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Dealership "broke" my rear defogger while removing their defective tint


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I noticed that my 2018 Camry (brand new when I bought it from the dealership) tint film was coming away in the lower left corner on my rear window.  I called the dealership and made an appointment.  I got my oil changed as well as it was under warranty and due.  I was given a loaner.  During the day the service person called me and stated that they were having a problem getting the tint off and they needed another day.  He mentioned that it may impact the rear defogger.  Not knowing what he meant, I just said ok.  When I got my car back, I noticed when I tried to use the rear defogger, that it wasn't clearing the dew on the back window as it usually did.  I tried two more times and nothing.  I looked at the rear window and much of the defogger lines were scraped off and my defogger was useless.  The head of service told me that that can happen and that the rear defogger is mainly for driving, not for defogging?? or helping remove the dew on the windows and that it was my fault because it was basically "baking" the tint onto the window even more ( I live in Florida)  I told him that it was against the law to have "obstructions" that inhibit your view and safe driving.  I brought in a perfectly fine car with a small area of loosening tint and received back a broken rear defogger????The dealership said basically, "So sad, to bad"??  I said that they should replace the rear window as they never told me that this could happen.  Thoughts?? Suggestions??

 

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Sorry for your loss.


When he mentioned there would be an impact on the defogger, the onus was/is on you to ask exactly what impact, not just simply say 'okay'. That grants him permission to do what needs be done to remove the old film. Had you inquired further, he would have wound up explaining the risk; that sometimes when film is removed the defroster lines may release from the glass as the film comes away from the surface.

 

These are factors that impact defroster line when film is removed;

 

1. Poor quality firing of the defroster line during production of rear window glass. Camry's are one of the most troublesome rear glass for any window tint specialist because of this reason.

 

2. Poor quality film product applied; one that bakes on in a three year time frame. Florida is a graveyard for cheap/inexpensive window film products. It's also one of the places window film is tested against when in development. Most high quality film products have adhesives that can withstand 5-7 years of steady bombardment of Florida's climate.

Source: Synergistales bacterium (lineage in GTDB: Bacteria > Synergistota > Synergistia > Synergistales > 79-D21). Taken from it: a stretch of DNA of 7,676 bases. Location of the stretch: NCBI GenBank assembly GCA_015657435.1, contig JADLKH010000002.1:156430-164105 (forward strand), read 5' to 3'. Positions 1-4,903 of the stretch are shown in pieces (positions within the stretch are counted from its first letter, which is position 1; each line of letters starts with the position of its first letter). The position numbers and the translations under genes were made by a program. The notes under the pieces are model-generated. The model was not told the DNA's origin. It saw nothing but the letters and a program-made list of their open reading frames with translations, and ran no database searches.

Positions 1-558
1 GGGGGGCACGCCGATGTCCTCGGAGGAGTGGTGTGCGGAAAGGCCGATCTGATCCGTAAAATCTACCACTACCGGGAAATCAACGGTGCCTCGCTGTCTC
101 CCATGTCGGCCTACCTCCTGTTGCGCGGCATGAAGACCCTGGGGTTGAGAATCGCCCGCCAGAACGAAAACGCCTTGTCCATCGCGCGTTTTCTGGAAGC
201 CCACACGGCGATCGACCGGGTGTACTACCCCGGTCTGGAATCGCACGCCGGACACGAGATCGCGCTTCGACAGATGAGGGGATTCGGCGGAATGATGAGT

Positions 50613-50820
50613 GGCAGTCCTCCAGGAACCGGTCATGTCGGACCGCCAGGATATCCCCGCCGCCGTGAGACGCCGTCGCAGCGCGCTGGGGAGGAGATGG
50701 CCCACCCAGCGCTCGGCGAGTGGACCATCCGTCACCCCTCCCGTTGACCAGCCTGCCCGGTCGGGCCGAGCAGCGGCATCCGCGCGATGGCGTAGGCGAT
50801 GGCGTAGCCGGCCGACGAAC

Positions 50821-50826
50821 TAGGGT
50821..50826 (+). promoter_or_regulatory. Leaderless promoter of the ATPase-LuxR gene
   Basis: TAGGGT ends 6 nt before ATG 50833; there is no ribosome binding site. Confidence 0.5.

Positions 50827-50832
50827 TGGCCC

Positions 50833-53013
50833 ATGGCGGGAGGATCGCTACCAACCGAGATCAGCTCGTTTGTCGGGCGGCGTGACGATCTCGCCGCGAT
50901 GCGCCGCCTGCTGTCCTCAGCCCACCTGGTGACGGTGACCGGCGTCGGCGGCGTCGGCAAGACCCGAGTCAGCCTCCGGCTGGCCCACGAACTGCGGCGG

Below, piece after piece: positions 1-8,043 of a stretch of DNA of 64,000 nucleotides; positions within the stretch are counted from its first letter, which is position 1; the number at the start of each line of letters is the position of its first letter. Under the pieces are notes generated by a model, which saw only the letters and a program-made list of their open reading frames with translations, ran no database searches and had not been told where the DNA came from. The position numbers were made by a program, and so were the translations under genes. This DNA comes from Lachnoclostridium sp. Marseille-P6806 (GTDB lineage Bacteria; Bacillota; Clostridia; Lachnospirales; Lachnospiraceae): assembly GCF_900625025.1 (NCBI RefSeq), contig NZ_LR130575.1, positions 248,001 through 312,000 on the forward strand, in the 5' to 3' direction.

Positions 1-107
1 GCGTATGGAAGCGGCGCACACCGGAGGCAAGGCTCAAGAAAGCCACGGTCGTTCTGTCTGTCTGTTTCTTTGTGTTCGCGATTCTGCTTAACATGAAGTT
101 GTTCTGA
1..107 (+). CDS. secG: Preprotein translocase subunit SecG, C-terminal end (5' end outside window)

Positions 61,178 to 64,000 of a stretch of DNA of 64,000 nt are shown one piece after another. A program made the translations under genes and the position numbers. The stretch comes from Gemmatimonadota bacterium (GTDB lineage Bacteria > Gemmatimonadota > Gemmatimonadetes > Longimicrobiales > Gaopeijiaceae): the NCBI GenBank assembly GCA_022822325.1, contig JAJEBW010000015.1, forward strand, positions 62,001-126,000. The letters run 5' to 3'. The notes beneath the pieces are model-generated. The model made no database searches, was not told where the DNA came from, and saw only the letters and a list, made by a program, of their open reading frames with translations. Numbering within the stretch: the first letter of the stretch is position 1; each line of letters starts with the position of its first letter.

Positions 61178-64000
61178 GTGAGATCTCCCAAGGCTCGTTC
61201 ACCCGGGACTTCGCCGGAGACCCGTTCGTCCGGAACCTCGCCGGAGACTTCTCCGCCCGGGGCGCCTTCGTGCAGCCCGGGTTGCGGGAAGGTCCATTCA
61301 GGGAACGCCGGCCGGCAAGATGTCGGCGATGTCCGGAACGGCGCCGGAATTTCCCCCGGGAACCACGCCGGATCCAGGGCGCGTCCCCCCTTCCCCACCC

3. If the film product's adhesive has hardened (and baked to the surface) under the Florida sun, the only way to remove it is to literally razor scrape it off. Most window tint establishments do not guarantee operational status of the defroster elements for this reason.

 

4. There exists a couple of methods that are available to a tint specialist that removes film through a sweat/steam method. One is using a plastic bag and special solution to 'sweat' the film away, doing so with assistance from the sun (kind of similar to sweating away wallpaper without the sun). The other approach is by using an industrial steamer to 'steam' the film/adhesive away from the glass surface. Neither of these approaches to remove are successful with 'baked on' film.

 

Now, if you have a splotchy appearance in your defroster grid layout, it is because they hit the lines with a razor blade during film removal as opposed to scrapping the entire grid off once it was damaged. That would have given it a uniform appearance, however, the lines would not and do not work because they are made up of a metallic paint-like material that gets fired to the surface during glass production.

 

Yes, if you love the defogging aspect of the defroster grid (which has a primary function in defrosting the glass without scrapping).

 

Your options now appear to be:

 

1. Live with it.

 

2. Have the dealer remove the tint and finish scrapping the entire grid off to establish and more uniform look and retint again.

 

3. Once you achieve a cleaner appearance to the grid, you keep a towel or squeegee handy to clear dew from the window, manually.

 

4. Have the rear glass replaced.

 

#4 was what I wound up doing for a client who had played foul ball during the removal discussion by reversing his position of 'go ahead and remove it' some 30 years ago. After I had the glass replaced, he wanted it tinted. I refused to do it based on his actions leading up to replacement and I told him my reason for refusal was to spare the next tinter from the same ordeal; he denied he ever gave my installer permission to remove the defroster lines. After that, experience, our invoices specifically mentioned the defroster impact and it required a customer to sign off on it.

 

Good luck.

Edited by Tintguy1980
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I also will add that there is a known problem with the Toyota defroster lines from about 2016 - '18 where the defroster lines did not weld to the glass properly and were flaking and coming off during the cleaning process before tinting. 
Just my :twocents  on the matter. 

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